Freelance life means working hard in my limited childcare hours – and then evenings/nap-times/weekends – so that I can spend time with my kids. But with the addition of an exhausting and very nauseous first trimester; I’d been on the brink of burning out.
Now, sat with my husband – kids sleeping soundly – surrounded by space; inside and out, I was realising the importance of getting away, just us, every so often. Without the distraction of other people, laptops, Amazon deliveries.
Our early-risers didn’t lie in to compensate for a later night, as we’d hoped, but they’d both slept through, which was a relief. So we rose at 6am, and gathered for delicious apple juice made on the farm, dippy eggs produced by local hens – the kids were thrilled by the different coloured shells (white, two shades of brown, green) – and toast. Emma had kindly left a hamper with the bread, eggs and juice plus jam and a huge chocolate cake baked in the village. We spent our time getting ready before gathering buckets and spades from the ‘games barn’ next to our accommodation (see main image) and heading to the beach.
It’s supposedly a 10-minute walk but with a dawdling toddler, took us the best part of half an hour. Once there, we were amazed by the beautiful dunes, and a sandy beach stretching for miles. After a hot chocolate and (very good) bacon bap in the Dunes Cafe, we headed down for sand castle-building.
We’d been told the seals might around but I couldn’t believe it when we saw dozens of brown seal heads bobbing on the horizon. Further up the beach, a cow (female seal) and pup were rolling around in the sand. We’d been told not to get too close, as they need time on land to warm up. So we kept our distance but got close enough for an amazing view of their seesaw waddling. The kids were impressed but perhaps not so much as the adults; neither of us had ever been so close to a wild seal before.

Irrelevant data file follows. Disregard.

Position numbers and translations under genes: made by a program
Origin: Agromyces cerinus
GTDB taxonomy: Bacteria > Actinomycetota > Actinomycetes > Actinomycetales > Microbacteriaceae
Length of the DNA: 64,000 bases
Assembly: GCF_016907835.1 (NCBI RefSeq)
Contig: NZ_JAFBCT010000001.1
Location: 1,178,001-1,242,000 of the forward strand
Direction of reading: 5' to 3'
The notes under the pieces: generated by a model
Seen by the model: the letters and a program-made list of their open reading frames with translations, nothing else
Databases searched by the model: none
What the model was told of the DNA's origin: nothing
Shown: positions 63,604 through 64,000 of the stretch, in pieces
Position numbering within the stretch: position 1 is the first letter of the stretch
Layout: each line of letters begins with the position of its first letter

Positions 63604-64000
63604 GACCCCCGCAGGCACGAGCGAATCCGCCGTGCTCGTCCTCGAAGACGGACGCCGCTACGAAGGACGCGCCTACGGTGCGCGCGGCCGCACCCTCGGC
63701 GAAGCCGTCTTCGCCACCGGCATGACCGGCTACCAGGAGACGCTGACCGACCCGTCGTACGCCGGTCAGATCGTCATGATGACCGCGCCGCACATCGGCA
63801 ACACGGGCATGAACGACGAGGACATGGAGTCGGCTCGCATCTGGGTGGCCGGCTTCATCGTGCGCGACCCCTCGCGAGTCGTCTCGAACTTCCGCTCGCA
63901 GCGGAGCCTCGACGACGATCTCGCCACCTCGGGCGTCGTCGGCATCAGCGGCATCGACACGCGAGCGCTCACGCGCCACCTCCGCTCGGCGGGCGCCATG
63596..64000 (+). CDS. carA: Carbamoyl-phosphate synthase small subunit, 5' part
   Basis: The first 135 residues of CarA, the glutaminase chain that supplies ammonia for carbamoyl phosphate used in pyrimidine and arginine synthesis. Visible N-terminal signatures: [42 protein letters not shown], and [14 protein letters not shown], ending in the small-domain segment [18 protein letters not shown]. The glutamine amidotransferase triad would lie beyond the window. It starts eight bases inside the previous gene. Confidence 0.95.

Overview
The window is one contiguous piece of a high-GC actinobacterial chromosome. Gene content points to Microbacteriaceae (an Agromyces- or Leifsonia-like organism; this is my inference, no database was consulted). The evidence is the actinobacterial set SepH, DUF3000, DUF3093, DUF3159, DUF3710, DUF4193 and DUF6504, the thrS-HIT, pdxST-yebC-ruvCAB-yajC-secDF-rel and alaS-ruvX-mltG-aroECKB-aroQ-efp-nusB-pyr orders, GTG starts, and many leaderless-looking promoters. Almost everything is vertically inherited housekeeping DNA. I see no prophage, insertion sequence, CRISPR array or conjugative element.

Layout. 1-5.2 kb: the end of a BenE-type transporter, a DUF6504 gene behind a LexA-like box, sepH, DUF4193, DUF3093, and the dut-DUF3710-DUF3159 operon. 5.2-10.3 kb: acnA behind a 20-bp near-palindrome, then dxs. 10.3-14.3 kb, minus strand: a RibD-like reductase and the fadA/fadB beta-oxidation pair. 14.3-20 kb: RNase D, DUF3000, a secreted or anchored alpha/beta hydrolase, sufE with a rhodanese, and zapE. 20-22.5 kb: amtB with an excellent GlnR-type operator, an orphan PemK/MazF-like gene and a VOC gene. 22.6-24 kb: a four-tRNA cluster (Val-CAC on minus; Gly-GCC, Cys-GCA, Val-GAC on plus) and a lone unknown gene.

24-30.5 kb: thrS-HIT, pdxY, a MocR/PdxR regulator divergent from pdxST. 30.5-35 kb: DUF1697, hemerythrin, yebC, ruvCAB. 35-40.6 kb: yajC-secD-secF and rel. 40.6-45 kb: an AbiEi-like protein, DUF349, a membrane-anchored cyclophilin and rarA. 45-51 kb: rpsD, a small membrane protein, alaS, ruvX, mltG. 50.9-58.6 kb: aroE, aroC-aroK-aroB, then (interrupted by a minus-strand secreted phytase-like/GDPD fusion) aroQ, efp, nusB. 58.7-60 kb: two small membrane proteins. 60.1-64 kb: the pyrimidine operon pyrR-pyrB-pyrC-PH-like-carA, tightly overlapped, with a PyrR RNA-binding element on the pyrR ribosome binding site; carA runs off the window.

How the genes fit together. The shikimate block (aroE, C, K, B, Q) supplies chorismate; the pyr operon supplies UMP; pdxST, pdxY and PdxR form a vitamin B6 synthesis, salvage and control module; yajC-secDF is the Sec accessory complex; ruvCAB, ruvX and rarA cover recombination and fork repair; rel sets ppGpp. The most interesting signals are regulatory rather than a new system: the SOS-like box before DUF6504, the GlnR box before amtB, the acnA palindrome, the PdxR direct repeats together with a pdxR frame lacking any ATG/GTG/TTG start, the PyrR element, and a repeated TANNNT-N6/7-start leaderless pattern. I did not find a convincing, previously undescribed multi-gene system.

On the walk home, after spotting a loveliness of ladybirds, my daughter turned to me and said: ‘this is like a nature trip. I love nature’. It was a reminder that in London, with our busy lives, we don’t connect with nature nearly enough. Both kids had quickly pulled off their shoes and socks on the beach, in spite of it being a chilly early March morning, and visibly enjoyed feeling their toes sinking into the sand. I know how good it is – for body and mind – to feel your bare feet on the earth, but with a London garden full of fox shit and cat wee, it rarely happens at home. It was heartwarming to see them connecting with their natural surroundings like this.
Back home, they ate pasta on the miniature kids’ table then my daughter watched a DVD while her brother slept. The afternoon was spent locally, eating and drinking at the Fisherman’s Return pub and then it was another evening spent lounging in the barn.
On Sunday morning, we ate more eggs before packing up and returning to the beautiful beach for another blast of nature and sea air before the journey back home.
I spent the weekend thinking: should we leave polluted London for a quiet life of fresh air and country walks? But I came to the conclusion that just having a couple of nights away, every few months – to break the routine and step away from life’s daily stresses – will probably suffice.
I love London – my home, friends and family, our local community, the work opportunities for us both – but it does get a bit too much sometimes. Driving away from all that on a Friday eve is so refreshing. And then returning, 48 hours later, is rather nice too.
Two nights at the four-bedroom Mill Eco Barn in Winterton-on-Sea, Norfolk, start from £600. More information here: